Primary sarcoma explants were cultured in complete DMEM as explained above. Culture media was renewed once a week, splits were done based on confluency, predictably every 7–10 days. All cell lines except for 293FT (Thermo Scientific), A375 and DM6 were obtained from ATCC. DM6 cells were a kind gift from Dr. Hilliard F. Seigler (Department of Immunology, Duke University Medical Center) and A375 cells were a kind gift from Prof. Michael Nishimura (Loyola University Chicago). U-2 OS and Saos-2 cell lines used during the revision of the manuscript were kind gifts provided by Uygar Tazebay (Gebze Technical University) and Mehmet Öztürk (Izmir Biomedicine and Genome Center). NK-92 cells (ATCC CRL-2407) were cultured in CellGro SCGM (Cellgenix) supplied with 20% FBS and 1,000 U/ml IL-2 (Miltenyi Biotech). K562, THP-1, LNCaP, PC-3, ARH-77, RPMI8226, DM6, and A375 cells were cultured in RPMI (GlutaMAX, Gibco) supplied with 10% FBS. U266 cells were cultured in RPMI (GlutaMAX, Gibco), supplied with 15% FBS. 293FT (Thermo Fisher Scientific), MeWo, SK-MEL-28, sNF02.2, Capan-2 cells were cultured in DMEM (GlutaMAX, Gibco) supplied with 10% FBS. Saos-2 and U-2 OS cells were cultured in McCoy's 5A Medium (ATCC) supplied with 15% and 10% FBS, respectively. SH-SY5Y cells were cultured in EMEM (ATCC) supplied with 10% FBS. Caco-2 cells were cultured in EMEM (ATCC) supplied with 20% FBS. A549 cells were cultured in F-12K medium (ATCC) supplied with 10% FBS.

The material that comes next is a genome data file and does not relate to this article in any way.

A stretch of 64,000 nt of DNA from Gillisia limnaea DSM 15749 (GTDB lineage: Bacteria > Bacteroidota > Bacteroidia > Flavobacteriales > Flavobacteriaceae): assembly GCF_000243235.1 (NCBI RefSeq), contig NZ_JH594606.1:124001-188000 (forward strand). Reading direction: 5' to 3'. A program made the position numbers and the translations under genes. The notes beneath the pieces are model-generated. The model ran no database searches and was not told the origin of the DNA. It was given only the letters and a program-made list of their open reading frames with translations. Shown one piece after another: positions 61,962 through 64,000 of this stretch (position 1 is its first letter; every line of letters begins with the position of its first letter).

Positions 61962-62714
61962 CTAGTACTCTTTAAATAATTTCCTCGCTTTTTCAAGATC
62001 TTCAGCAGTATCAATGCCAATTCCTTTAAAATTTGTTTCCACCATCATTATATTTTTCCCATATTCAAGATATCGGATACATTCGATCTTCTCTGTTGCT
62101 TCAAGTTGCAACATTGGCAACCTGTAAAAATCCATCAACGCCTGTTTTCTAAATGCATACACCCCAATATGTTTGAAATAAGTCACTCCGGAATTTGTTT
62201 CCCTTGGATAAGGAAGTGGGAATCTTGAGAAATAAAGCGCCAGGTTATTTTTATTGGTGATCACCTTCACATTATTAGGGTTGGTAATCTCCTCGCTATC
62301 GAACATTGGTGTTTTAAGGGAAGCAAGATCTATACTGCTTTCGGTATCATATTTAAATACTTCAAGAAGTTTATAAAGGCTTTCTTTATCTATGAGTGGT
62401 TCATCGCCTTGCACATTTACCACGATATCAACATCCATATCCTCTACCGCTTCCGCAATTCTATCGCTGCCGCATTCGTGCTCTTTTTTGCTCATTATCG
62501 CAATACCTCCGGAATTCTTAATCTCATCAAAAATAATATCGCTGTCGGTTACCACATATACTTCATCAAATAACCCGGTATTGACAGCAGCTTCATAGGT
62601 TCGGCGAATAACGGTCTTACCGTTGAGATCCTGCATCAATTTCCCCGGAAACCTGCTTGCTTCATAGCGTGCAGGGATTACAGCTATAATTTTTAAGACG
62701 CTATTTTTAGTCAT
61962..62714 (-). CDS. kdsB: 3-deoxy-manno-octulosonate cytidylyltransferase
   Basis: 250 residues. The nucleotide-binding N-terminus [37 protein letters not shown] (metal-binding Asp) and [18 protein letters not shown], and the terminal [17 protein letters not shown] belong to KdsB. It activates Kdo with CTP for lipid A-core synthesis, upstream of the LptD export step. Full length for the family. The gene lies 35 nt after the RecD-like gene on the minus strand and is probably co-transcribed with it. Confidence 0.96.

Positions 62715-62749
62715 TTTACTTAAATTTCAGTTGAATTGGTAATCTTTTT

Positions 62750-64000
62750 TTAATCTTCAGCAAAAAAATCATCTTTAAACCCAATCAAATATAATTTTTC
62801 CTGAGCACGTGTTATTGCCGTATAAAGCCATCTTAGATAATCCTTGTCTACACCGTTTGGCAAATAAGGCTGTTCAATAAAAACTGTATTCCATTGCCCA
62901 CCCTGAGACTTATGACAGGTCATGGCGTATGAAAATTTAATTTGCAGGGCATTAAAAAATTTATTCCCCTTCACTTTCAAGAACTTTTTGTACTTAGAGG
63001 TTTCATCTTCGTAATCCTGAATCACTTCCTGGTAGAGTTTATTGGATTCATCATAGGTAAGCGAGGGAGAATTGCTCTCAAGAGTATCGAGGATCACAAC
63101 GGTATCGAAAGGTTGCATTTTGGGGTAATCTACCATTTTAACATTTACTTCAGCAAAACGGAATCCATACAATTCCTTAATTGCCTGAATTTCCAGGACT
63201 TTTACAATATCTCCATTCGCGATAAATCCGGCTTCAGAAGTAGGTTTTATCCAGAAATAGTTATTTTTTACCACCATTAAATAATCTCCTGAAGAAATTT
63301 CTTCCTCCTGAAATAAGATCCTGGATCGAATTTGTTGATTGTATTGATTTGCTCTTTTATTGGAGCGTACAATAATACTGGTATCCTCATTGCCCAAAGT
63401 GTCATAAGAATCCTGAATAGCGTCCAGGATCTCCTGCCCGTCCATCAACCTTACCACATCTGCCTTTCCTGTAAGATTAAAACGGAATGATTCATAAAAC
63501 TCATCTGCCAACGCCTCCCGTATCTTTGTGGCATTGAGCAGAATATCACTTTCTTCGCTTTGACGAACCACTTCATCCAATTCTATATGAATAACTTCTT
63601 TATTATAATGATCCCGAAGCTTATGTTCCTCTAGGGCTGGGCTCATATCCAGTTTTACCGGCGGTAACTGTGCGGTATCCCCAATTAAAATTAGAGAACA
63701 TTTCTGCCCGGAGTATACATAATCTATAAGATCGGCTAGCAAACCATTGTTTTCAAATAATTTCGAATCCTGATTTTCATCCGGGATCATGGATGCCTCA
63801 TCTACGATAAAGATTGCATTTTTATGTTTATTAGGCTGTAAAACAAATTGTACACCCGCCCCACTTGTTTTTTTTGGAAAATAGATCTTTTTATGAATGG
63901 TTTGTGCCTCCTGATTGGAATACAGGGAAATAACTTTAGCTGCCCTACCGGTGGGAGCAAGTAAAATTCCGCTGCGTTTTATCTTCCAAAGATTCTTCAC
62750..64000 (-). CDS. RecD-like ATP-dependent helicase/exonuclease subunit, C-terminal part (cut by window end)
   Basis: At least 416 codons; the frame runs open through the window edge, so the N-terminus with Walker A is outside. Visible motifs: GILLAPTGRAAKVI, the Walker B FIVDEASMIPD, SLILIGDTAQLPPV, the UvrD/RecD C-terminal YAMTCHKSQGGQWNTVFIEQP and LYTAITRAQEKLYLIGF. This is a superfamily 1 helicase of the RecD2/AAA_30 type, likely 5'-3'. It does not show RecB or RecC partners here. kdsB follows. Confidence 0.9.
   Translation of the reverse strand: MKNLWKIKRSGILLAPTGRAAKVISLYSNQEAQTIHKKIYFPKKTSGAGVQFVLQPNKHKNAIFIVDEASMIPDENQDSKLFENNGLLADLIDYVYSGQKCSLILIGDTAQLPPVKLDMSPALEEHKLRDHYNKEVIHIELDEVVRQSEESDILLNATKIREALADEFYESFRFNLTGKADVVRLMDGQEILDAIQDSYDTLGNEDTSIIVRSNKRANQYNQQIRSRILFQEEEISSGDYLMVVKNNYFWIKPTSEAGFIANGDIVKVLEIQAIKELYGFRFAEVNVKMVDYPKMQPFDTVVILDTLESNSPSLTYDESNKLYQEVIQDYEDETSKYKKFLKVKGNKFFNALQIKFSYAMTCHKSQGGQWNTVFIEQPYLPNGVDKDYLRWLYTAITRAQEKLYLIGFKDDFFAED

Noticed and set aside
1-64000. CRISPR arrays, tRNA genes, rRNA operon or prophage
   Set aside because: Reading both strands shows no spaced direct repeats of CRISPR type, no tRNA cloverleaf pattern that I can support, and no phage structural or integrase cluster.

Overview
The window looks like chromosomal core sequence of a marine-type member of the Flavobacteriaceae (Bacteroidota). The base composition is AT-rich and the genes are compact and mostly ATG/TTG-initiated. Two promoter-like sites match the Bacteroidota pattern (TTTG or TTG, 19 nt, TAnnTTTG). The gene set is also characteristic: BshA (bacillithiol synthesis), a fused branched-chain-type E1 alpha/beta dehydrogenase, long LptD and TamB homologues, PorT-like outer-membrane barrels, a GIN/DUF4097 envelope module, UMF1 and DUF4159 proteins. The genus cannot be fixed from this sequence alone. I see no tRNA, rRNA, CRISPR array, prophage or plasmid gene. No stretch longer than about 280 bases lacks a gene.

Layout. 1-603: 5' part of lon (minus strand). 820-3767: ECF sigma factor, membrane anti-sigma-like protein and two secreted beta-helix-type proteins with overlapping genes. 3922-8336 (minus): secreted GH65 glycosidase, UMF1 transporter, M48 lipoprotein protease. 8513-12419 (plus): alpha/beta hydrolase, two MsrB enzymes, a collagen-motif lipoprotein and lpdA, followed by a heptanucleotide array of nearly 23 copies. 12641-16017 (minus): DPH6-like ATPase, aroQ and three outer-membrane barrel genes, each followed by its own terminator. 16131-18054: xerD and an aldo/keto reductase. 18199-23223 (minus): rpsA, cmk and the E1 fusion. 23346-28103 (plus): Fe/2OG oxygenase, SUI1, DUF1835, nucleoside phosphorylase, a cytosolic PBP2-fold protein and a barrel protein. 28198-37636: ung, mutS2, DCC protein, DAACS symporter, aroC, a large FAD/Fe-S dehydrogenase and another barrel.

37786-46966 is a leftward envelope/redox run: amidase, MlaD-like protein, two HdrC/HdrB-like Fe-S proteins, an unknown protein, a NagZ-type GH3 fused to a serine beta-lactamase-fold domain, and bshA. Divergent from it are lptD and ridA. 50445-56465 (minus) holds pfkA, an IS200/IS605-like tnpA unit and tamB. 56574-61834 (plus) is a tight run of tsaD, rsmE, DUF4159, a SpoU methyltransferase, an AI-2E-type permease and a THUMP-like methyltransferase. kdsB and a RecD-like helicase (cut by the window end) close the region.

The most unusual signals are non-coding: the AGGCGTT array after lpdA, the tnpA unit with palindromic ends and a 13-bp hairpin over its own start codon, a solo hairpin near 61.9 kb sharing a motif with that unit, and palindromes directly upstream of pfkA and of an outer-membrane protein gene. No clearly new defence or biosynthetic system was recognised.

Flow Cytometry-Based Phenotyping of Sarcoma Primary Explants and Other Cell Lines
Single cell suspensions of the generated primary sarcoma explants were dissociated using 0.05% trypsin at 37°C, and manual scraping when necessary. The cells were stained with Live/Dead fixable Aqua in PBS for dead cell discrimination (Invitrogen). Surface stainings were performed in BD Horizon Brilliant Stain Buffer (BD Biosciences) according to the manufacturer's instructions. Stained cells were washed in FACS buffer (PBS, 2% FBS, 2 mM EDTA) twice before assessed. Data were acquired on a BD LSR Fortessa X-20 flow cytometer and analyzed using the FlowJo software v10.1 (BD Biosciences). The antibodies from Biolegend and BD Biosciences that were used for stainings are listed in Table S2.
Intracellular Cytokine Staining
The ability of WT, DNAM-1, and NKG2D modified NK-92 cells to produce IFNγ and TNFα upon 4 h of co-culture of 200,000 NK-92 cells with 200,000 primary sarcoma explant lines or the cell line Saos-2, was assessed by intracellular cytokine staining using the BD cytofix/cytoperm kit according to the manufacturer's instructions. The following antibodies from Biolegend were used at the recommended amounts: IFNγ PE (B27), TNFα APC (MAb11), PE mouse IgG1, κ isotype control (MOPC-21) in PE and APC. BD biosciences: CD56 BV421 (NCAM16.2). For data acquisition the BD LSR Fortessa X-20 flow cytometer were used. Data were analyzed with the FlowJo software v10.1 (BD Biosciences).